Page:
WASHINGTON – Sandra Richardson was recently able to approve a family for the Section 8 housing voucher program — the first time in months she has been able to take a name off the Westminster Housing Office’s waiting list of 872 families.
And she fears it may be the last for a long time.
Like other housing officials around the state, Richardson, who supervises the Westminster office, said waiting lists are getting longer, despite an increase in federal funding this year for the voucher program.
“We run on a shoestring now. . . . I don’t know what we are going to do with them,” Richardson said of people who need vouchers.
But federal officials challenge claims that there is not enough money for the Section 8 program, which provides vouchers that elderly, disabled or poor renters can use to subsidize their monthly rent payments.
The Department of Housing and Urban Development said that funding for Section 8 nationwide grew from $14.5 billion in fiscal 2004 to $14.8 billion in fiscal 2005. HUD spokeswoman Donna White said that Section 8 funding has risen a total of 30 percent since 2001.
“It is a good program, but there are some fundamental problems that beg for reform,” White said.
White said that instead of mirroring housing prices in a given market, Section 8 vouchers sometimes end up “leading the market” and program costs keep spiraling higher. She said HUD wants to work with local housing authorities to help manage the rent prices Section 8 voucher tenants pay.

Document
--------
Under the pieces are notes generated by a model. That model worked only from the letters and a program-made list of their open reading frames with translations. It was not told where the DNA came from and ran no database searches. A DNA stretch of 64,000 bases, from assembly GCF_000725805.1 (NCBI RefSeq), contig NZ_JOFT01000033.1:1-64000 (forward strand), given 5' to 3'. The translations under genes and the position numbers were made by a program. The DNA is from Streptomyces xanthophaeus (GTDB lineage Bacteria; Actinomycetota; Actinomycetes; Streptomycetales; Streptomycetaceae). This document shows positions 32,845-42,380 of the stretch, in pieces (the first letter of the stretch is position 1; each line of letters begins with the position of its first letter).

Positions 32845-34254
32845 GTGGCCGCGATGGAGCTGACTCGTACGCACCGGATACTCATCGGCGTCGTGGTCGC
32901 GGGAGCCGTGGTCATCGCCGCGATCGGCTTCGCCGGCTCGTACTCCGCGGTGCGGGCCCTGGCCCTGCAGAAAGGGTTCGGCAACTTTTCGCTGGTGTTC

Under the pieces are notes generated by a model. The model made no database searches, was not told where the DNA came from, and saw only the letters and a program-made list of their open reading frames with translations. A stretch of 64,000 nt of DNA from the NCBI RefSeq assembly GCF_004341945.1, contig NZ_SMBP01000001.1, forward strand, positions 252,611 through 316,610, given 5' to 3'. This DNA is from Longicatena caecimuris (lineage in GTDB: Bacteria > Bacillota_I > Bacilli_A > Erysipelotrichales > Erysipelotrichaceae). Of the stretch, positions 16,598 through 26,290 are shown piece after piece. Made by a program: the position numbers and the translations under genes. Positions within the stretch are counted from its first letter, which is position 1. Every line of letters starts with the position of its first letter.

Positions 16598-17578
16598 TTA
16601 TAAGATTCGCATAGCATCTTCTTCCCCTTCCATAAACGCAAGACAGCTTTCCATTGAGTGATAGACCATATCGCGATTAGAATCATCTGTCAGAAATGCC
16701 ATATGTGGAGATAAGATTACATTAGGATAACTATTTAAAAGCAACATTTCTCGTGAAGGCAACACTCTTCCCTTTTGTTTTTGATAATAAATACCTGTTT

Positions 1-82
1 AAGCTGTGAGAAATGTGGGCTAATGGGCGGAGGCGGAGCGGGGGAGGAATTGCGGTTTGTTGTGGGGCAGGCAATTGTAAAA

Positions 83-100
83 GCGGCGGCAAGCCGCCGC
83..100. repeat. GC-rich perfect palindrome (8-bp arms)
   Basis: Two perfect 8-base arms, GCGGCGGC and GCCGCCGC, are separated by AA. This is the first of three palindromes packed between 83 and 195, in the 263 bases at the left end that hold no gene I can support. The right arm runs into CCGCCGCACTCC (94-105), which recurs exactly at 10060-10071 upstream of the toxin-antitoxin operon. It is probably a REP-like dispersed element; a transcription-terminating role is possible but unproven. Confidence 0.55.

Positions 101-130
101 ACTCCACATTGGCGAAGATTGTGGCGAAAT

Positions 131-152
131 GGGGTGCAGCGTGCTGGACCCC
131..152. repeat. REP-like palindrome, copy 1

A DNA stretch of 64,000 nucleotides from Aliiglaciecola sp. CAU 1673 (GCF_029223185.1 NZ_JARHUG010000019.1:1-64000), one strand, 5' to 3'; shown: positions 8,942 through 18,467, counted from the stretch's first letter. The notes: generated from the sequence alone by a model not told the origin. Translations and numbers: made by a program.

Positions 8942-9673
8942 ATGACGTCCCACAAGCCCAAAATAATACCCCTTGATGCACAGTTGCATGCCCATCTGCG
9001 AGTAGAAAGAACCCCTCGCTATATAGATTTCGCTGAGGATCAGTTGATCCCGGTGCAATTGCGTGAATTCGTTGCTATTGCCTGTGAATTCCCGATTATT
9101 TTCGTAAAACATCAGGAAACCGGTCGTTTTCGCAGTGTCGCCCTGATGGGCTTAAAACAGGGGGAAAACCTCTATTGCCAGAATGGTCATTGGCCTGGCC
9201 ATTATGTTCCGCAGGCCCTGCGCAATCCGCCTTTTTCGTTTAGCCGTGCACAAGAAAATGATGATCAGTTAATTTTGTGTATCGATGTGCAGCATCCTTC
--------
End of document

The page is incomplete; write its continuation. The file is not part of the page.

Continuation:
Local officials see the program in an entirely different light.
Despite the funding increase, they say demand for the vouchers is rising faster than they can accommodate it, and rents are rising faster as well. The National Association of Housing and Redevelopment Officials has estimated that 21 of the 27 housing authorities in Maryland will experience Section 8 shortfalls this year.
Recipients of Section 8 vouchers are not supposed to pay more than 30 percent of their income in rent, with the vouchers making up the difference. But with rents rising faster than program funding, local officials worry that renters may be forced to pick up a larger share of the rent.
“As rents go up, the families have to pay a higher portion,” said Larry Loyd, the executive director the Housing Commission in Anne Arundel County.
Officials at several housing agencies in the state, from rural to urban, said they also worry that applicants may languish on waiting lists for years.
“We feel that it is going to be very difficult to serve new families,” particularly working poor families, said Maureen Robinson, a spokeswoman for the Baltimore County Department of Social Services. She said there are currently about 10,000 applicants on the county’s Section 8 waiting list, and the wait can last up to five years.
Besides there not being enough money for vouchers, Richardson complained that the program also did not have enough money for the housing authorities that administer the vouchers. Richardson said she works more than 40 hours a week and does most of the work in the office.
It all adds up to tough times for the voucher program and the people who run it, she said.
“Little guys like us, it is going to hit us hard, if not eliminate us,” Richardson said.
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